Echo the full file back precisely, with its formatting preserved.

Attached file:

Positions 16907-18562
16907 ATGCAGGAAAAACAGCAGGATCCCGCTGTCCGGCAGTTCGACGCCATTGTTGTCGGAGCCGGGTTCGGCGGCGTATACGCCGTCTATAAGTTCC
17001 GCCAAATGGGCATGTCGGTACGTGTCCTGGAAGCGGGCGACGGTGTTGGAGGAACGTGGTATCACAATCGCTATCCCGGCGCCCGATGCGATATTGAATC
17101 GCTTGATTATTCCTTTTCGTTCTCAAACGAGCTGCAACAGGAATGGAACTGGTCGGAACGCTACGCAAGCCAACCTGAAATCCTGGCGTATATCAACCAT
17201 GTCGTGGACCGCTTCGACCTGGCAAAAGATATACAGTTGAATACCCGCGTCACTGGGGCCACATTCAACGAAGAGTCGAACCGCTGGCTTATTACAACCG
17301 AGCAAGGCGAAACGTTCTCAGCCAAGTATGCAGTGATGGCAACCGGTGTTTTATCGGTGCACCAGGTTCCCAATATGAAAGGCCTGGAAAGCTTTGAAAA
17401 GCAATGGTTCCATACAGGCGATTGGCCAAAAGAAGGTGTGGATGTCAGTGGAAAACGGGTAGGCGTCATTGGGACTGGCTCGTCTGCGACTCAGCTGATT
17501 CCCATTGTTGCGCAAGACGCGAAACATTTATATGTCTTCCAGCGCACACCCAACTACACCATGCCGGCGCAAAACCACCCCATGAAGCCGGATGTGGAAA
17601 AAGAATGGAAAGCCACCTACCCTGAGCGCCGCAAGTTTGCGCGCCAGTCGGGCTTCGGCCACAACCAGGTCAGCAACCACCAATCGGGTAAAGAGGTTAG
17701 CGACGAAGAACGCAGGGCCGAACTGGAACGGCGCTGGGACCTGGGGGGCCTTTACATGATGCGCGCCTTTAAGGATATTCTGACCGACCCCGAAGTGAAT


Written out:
Positions 16907-18562
16907 ATGCAGGAAAAACAGCAGGATCCCGCTGTCCGGCAGTTCGACGCCATTGTTGTCGGAGCCGGGTTCGGCGGCGTATACGCCGTCTATAAGTTCC
17001 GCCAAATGGGCATGTCGGTACGTGTCCTGGAAGCGGGCGACGGTGTTGGAGGAACGTGGTATCACAATCGCTATCCCGGCGCCCGATGCGATATTGAATC
17101 GCTTGATTATTCCTTTTCGTTCTCAAACGAGCTGCAACAGGAATGGAACTGGTCGGAACGCTACGCAAGCCAACCTGAAATCCTGGCGTATATCAACCAT
17201 GTCGTGGACCGCTTCGACCTGGCAAAAGATATACAGTTGAATACCCGCGTCACTGGGGCCACATTCAACGAAGAGTCGAACCGCTGGCTTATTACAACCG
17301 AGCAAGGCGAAACGTTCTCAGCCAAGTATGCAGTGATGGCAACCGGTGTTTTATCGGTGCACCAGGTTCCCAATATGAAAGGCCTGGAAAGCTTTGAAAA
17401 GCAATGGTTCCATACAGGCGATTGGCCAAAAGAAGGTGTGGATGTCAGTGGAAAACGGGTAGGCGTCATTGGGACTGGCTCGTCTGCGACTCAGCTGATT
17501 CCCATTGTTGCGCAAGACGCGAAACATTTATATGTCTTCCAGCGCACACCCAACTACACCATGCCGGCGCAAAACCACCCCATGAAGCCGGATGTGGAAA
17601 AAGAATGGAAAGCCACCTACCCTGAGCGCCGCAAGTTTGCGCGCCAGTCGGGCTTCGGCCACAACCAGGTCAGCAACCACCAATCGGGTAAAGAGGTTAG
17701 CGACGAAGAACGCAGGGCCGAACTGGAACGGCGCTGGGACCTGGGGGGCCTTTACATGATGCGCGCCTTTAAGGATATTCTGACCGACCCCGAAGTGAAT